In my previous article I talked about setting up the Laravel Echo Server package to run a socket.io server in combination with your Laravel application. If you have not read this, I really recommend you to read my How To article.
The Laravel Echo Server package is not only a socket server, but also provides a basic API so you can read data from the server. This might be handy to display statistics in a administration panel, or give an error message whenever you cannot connect to the socket server (so you know its not online, or you could display a error message to your user/customer)
You can request:
- Server status
- Channel list
- Channel detail
- Channel user list
In order to use the API, you will have to create a API client ID, lets do so.
Setting up the API
Lets start with adding a new API client to authenticate with, make sure you are in the project root where your
laravel-echo-server.json file is placed:
$ laravel-echo-server client:add APP_ID
APP_ID can be anything you want but I would recommend to always make it alpha_numeric (0–9, a-z, A-Z, _, -).
If you do not pass this argument, it will automatically generate one for you.
Once you created one, output should be like this:
$ laravel-echo-server client:add MyApp
You will get a key back so you can authenticate with the API, if you check the
laravel-echo-server.json file you will see it contains a
Lets connect to the API in the socket server
First of, lets start the socket server:
$ laravel-echo-server start
You can authenticate yourself 2 ways in this API; either by Authorization header or the API key as get parameter in the URL with key:
auth_key , this could look like this:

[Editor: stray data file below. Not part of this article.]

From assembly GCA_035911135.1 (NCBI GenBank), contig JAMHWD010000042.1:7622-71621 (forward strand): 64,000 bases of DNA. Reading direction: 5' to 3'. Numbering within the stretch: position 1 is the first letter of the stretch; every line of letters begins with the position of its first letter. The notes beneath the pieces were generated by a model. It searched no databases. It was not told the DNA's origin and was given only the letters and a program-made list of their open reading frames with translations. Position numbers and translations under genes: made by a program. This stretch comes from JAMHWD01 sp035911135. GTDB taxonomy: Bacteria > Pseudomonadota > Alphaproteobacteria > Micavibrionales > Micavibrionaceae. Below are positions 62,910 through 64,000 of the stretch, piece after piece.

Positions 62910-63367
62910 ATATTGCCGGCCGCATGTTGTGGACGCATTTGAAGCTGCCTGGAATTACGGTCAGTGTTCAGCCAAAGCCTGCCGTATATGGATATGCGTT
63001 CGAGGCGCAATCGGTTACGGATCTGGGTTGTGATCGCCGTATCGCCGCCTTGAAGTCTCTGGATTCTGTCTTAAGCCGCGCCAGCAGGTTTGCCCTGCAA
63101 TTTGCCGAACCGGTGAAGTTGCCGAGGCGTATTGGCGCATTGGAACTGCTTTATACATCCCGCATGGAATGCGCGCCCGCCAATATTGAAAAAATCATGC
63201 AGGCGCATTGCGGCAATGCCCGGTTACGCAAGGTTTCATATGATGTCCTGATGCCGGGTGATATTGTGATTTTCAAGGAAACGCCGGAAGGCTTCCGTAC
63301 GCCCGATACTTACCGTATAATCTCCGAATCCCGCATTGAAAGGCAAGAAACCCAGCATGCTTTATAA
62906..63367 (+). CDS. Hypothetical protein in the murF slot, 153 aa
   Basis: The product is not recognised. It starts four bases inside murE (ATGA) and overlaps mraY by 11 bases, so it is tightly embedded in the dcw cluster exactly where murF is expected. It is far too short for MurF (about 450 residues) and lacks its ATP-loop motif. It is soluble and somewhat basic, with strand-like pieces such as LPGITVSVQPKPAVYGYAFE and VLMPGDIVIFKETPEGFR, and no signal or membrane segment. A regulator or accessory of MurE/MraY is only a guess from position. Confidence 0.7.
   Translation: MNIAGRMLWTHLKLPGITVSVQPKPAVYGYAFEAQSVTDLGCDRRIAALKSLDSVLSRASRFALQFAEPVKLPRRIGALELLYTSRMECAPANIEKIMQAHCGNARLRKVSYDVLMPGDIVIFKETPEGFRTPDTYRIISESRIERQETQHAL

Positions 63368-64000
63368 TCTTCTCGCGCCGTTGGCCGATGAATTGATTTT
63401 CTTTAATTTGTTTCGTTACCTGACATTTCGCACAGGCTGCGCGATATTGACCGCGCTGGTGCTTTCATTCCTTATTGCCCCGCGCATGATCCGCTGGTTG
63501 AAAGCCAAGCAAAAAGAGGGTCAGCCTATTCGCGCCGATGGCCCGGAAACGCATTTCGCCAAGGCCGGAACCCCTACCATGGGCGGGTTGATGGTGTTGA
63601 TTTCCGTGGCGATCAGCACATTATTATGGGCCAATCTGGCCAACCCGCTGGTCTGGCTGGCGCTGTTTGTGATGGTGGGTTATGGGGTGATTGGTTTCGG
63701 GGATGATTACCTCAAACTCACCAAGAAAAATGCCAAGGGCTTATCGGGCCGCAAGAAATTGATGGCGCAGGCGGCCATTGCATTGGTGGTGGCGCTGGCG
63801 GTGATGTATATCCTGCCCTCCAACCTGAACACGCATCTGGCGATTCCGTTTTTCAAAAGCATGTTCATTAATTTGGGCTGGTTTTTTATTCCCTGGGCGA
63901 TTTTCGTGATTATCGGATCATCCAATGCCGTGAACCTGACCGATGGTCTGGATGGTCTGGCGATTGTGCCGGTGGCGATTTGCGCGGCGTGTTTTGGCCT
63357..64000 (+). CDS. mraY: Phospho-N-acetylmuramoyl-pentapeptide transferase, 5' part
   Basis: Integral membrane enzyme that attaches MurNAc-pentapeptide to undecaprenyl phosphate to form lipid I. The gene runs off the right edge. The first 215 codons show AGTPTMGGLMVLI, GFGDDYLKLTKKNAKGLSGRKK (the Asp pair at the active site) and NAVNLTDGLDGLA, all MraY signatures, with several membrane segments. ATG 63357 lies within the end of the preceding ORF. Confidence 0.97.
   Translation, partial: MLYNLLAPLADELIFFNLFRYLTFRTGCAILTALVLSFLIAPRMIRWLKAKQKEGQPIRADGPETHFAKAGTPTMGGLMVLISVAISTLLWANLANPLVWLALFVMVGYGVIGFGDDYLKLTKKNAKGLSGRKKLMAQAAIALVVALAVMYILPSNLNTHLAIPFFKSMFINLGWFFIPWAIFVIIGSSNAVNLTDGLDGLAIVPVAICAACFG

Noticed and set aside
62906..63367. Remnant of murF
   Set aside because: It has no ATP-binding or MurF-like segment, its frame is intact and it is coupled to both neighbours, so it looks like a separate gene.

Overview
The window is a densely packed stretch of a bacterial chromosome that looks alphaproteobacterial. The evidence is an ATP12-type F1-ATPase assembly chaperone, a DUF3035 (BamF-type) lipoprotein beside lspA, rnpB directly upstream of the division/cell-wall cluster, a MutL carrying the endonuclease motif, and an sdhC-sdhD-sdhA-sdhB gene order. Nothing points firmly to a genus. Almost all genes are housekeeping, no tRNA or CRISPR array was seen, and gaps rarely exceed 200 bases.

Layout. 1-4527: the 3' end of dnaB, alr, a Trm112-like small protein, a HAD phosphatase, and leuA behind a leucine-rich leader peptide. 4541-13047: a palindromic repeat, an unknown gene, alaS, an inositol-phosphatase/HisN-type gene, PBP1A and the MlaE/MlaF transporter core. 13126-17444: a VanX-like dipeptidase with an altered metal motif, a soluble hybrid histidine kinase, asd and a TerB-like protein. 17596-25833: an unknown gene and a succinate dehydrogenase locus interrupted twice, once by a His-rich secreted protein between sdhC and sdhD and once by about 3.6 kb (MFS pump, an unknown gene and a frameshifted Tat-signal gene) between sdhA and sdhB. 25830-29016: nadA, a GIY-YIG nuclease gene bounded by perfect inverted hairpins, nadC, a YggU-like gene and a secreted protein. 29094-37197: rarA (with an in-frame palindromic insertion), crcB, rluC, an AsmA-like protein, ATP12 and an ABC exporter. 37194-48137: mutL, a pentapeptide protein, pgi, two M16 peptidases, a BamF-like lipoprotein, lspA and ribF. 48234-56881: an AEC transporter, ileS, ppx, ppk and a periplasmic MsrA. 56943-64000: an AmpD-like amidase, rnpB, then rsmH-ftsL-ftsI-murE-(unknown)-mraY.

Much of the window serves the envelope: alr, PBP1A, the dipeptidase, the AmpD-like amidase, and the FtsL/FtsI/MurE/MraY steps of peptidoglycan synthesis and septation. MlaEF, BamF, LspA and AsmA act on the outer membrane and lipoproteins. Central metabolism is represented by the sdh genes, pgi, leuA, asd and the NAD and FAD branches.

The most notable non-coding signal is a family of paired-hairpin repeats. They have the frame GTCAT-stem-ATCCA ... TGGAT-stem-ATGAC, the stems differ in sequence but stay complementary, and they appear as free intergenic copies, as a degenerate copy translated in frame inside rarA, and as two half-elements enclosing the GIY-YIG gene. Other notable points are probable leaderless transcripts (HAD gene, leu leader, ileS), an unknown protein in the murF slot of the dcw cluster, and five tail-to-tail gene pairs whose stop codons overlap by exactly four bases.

I always love to keep my URL’s as clean as possible, so in this tutorial I will be using the ‘Authorization’ header to authenticate myself with the API.
The URL syntax is as following:
In my case, this would like following:
Lets do a request:
If you get a response like this:
It means you are not sending the API key correctly, or the key does not match in the
As you can see in the screenshot above, you get some basic information back about your Laravel Echo server. This could be handy inside your administration panel to display how many users are connected to your socket server, and what the memory usage is.
You can also configure CORS inside this API:
"allowCors" : true,
"allowOrigin" : "http://testing-laravel.test",
"allowMethods" : "GET, POST",
"allowHeaders" : "Origin, Content-Type, X-Auth-Token, X-Requested-With, Accept, Authorization, X-CSRF-TOKEN, X-Socket-Id"
Note: If you change something in
laravel-echo-server.json file, please restart your socket servers so you are sure the changes you made come through.
You can also get connected channels, and specific details about these. To learn more about these, I recommend you to read this page which contains all the routes this API has:
I hope this article was of any use for you, if you have any questions leave a reply below.
Thank you for reading!
Note: please bare in mind that I am a Dutch developer, English is not my native language so this article could contain any grammatical errors.